Athough education is considered an integral part of diabetes management, it remains low in the practical priorities of clinicians. We performed the first structured educational intervention in a diabetic outpatient department, where patients were controlled with no provider autonomy support available. We recruited 77 Type 1 (T1DM) and 154 Type 2 diabetic (T2DM) patients as well as 87 matched control subjects. Baseline evaluation included: medical interview; questionnaires concerning diabetes knowledge, diabetes quality of life, state-trait anxiety, depression and general perceived self-efficacy; biochemical examination (fasting blood glucose, HbA1c, lipids, uric acid, urinary glucose and albumin excretion). Of the 231 diabetic patients, 154 agreed to attend an educational course, yet only 101 patients (37 T1DM and 64 T2DM) completed it (intervention group) due to organisational barriers. Intervention and reference (non-participant patients) groups received identical medical care, except that the educational group met with the educator during five teaching sessions. Three to six months after the completion of the course, they underwent a final assessment. Prospective results were: 1) in T1DM, a reduction in HbA1c levels and an increase in plasma HDL cholesterol with no change in drug treatment (the reference group showed no change in HbA1c values despite an increased insulin dose), improved technical skill, knowledge, quality of life and self-efficacy; 2) in T2DM, a reduction in fasting plasma glucose and an improvement in knowledge and quality of life. Analysis of the cross-sectional data at baseline evidenced: 3) the same levels of anxiety, depression and general self-efficacy in diabetic patients compared with healthy control subjects; 4) lower diabetes-specific quality of life associated with established insulin treatment in T2DM; 5) significant gender differences among healthy as well as diabetic subjects in degree of psychological distress. Education by itself is more than simply offering information to people (even in a troubled context) and its infrequent incorporation in practice really contradicts resource efficiency.

Closing the gap between literature and practice: Evaluation of a teaching programme (in the absence of a structured treatment) on both Type 1 and Type 2 diabetes

MATTEUCCI, ELENA;GIAMPIETRO, OTTAVIO;
2003

Abstract

Athough education is considered an integral part of diabetes management, it remains low in the practical priorities of clinicians. We performed the first structured educational intervention in a diabetic outpatient department, where patients were controlled with no provider autonomy support available. We recruited 77 Type 1 (T1DM) and 154 Type 2 diabetic (T2DM) patients as well as 87 matched control subjects. Baseline evaluation included: medical interview; questionnaires concerning diabetes knowledge, diabetes quality of life, state-trait anxiety, depression and general perceived self-efficacy; biochemical examination (fasting blood glucose, HbA1c, lipids, uric acid, urinary glucose and albumin excretion). Of the 231 diabetic patients, 154 agreed to attend an educational course, yet only 101 patients (37 T1DM and 64 T2DM) completed it (intervention group) due to organisational barriers. Intervention and reference (non-participant patients) groups received identical medical care, except that the educational group met with the educator during five teaching sessions. Three to six months after the completion of the course, they underwent a final assessment. Prospective results were: 1) in T1DM, a reduction in HbA1c levels and an increase in plasma HDL cholesterol with no change in drug treatment (the reference group showed no change in HbA1c values despite an increased insulin dose), improved technical skill, knowledge, quality of life and self-efficacy; 2) in T2DM, a reduction in fasting plasma glucose and an improvement in knowledge and quality of life. Analysis of the cross-sectional data at baseline evidenced: 3) the same levels of anxiety, depression and general self-efficacy in diabetic patients compared with healthy control subjects; 4) lower diabetes-specific quality of life associated with established insulin treatment in T2DM; 5) significant gender differences among healthy as well as diabetic subjects in degree of psychological distress. Education by itself is more than simply offering information to people (even in a troubled context) and its infrequent incorporation in practice really contradicts resource efficiency.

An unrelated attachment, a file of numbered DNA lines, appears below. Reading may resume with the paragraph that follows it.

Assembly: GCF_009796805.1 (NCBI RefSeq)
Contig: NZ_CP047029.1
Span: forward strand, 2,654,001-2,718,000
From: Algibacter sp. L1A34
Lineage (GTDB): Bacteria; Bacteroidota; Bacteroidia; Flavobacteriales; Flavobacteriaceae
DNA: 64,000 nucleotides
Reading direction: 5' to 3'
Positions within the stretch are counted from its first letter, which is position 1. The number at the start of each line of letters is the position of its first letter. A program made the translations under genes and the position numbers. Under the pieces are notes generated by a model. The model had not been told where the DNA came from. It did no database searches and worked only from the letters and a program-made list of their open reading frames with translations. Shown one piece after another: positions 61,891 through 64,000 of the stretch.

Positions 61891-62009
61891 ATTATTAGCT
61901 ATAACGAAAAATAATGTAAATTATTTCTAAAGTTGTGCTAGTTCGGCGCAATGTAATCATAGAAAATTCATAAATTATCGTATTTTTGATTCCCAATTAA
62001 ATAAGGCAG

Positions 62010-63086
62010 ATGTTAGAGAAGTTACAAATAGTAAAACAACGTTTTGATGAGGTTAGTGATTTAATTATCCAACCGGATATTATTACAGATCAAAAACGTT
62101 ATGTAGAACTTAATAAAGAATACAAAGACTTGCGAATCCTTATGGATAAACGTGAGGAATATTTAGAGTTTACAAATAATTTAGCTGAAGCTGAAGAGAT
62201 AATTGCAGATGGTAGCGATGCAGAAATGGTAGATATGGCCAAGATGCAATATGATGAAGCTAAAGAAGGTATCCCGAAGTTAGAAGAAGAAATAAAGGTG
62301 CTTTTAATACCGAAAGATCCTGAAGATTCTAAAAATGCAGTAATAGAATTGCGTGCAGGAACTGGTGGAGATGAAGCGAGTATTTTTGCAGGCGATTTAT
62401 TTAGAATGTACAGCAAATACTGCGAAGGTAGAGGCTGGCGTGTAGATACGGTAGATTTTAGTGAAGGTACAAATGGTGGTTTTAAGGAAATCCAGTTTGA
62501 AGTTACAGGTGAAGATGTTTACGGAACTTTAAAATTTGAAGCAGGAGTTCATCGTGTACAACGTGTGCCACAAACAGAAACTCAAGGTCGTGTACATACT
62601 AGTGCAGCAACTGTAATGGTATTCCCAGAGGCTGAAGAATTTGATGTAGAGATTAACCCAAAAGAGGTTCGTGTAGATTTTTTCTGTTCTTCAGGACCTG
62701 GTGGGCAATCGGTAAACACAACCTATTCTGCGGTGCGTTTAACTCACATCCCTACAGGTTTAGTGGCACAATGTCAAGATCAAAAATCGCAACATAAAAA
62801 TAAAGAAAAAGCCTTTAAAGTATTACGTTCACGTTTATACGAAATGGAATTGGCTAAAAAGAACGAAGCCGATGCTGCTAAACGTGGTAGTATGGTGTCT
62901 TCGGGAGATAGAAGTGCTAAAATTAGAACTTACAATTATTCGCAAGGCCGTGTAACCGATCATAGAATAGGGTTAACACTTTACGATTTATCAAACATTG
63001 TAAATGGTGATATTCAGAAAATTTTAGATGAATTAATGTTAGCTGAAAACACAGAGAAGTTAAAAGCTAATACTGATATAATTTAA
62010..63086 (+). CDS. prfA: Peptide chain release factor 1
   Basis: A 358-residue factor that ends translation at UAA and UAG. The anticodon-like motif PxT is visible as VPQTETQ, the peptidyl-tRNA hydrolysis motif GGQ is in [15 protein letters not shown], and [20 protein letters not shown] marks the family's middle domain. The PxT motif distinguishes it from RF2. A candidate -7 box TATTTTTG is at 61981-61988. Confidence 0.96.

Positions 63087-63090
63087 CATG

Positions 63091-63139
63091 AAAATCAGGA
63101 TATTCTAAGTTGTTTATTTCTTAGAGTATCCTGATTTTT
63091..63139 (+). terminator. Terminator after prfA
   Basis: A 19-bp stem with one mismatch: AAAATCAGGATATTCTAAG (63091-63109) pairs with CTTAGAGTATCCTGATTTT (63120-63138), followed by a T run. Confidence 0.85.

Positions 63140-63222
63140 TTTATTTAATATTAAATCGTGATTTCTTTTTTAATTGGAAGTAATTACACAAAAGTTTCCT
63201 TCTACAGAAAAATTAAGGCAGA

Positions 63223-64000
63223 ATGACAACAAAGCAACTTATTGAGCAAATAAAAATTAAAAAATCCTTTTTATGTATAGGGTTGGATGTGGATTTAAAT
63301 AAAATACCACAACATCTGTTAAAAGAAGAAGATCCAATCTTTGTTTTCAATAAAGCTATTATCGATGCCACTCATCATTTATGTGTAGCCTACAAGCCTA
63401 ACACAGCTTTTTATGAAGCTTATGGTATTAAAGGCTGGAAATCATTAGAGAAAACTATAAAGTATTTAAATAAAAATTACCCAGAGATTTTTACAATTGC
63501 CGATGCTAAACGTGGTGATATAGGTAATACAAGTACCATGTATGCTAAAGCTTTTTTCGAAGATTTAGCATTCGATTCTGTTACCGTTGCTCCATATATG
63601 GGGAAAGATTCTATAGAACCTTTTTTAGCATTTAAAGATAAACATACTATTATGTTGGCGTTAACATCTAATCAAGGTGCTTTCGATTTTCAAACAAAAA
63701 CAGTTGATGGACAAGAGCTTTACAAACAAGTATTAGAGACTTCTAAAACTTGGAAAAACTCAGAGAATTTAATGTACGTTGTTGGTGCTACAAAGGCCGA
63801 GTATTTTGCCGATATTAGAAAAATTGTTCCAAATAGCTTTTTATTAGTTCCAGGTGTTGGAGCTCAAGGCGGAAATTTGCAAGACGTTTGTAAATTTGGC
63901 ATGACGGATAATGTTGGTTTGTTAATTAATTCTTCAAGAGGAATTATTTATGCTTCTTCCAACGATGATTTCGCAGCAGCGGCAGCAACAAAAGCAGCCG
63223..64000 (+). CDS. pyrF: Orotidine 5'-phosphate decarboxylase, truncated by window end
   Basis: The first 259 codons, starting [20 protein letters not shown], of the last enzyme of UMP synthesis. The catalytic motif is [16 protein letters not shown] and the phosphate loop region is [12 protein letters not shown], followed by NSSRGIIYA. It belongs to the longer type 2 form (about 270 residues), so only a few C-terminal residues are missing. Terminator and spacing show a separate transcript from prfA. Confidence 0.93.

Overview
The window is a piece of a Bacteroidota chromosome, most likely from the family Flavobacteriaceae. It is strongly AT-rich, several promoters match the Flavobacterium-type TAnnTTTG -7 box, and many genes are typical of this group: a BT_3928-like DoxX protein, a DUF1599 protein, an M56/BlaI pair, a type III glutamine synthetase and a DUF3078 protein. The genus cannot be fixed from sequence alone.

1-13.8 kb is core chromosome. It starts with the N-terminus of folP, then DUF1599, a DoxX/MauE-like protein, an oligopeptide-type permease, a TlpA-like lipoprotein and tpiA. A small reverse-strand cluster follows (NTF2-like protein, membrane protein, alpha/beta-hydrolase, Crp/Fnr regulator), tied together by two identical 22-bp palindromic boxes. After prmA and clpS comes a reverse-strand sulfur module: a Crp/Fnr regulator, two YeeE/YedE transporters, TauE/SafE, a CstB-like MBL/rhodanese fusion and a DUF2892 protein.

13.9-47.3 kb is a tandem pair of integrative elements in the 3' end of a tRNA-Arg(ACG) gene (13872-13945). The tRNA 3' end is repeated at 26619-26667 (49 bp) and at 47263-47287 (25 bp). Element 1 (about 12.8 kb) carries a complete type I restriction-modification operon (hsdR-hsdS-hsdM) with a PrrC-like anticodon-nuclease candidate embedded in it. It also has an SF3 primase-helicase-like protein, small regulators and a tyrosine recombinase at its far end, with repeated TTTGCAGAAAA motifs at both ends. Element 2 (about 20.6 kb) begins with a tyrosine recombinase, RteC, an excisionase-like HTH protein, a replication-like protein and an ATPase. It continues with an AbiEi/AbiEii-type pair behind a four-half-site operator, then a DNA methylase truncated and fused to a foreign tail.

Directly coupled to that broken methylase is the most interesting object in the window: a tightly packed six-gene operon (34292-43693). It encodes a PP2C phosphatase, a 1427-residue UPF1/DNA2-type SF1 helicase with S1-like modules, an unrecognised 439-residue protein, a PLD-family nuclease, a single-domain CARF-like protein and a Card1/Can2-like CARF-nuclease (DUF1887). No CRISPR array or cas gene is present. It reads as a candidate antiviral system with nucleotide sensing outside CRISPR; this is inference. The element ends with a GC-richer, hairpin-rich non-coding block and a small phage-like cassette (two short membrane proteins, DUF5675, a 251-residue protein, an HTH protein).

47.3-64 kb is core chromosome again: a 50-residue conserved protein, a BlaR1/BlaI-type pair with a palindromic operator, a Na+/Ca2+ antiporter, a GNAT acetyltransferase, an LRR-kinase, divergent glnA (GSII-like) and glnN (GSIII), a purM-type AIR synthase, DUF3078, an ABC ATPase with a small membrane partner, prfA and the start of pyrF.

Matteucci, Elena; Giampietro, Ottavio; Diabetes, ; Nutrition, Metabolism
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Utilizza questo identificativo per citare o creare un link a questo documento: http://hdl.handle.net/11568/199588
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